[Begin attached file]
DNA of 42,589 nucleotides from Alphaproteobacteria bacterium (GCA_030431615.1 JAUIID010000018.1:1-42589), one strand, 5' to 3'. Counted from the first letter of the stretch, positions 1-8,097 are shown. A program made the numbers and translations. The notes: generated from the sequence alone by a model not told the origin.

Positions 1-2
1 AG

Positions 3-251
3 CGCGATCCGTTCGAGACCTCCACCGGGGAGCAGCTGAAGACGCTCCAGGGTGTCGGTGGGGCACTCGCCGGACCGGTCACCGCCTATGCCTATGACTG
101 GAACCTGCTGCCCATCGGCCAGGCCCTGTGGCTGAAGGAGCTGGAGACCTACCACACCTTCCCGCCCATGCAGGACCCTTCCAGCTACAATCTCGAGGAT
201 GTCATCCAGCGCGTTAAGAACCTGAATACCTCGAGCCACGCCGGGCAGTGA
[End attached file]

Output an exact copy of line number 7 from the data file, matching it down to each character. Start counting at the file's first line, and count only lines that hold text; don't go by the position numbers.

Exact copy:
201 GTCATCCAGCGCGTTAAGAACCTGAATACCTCGAGCCACGCCGGGCAGTGA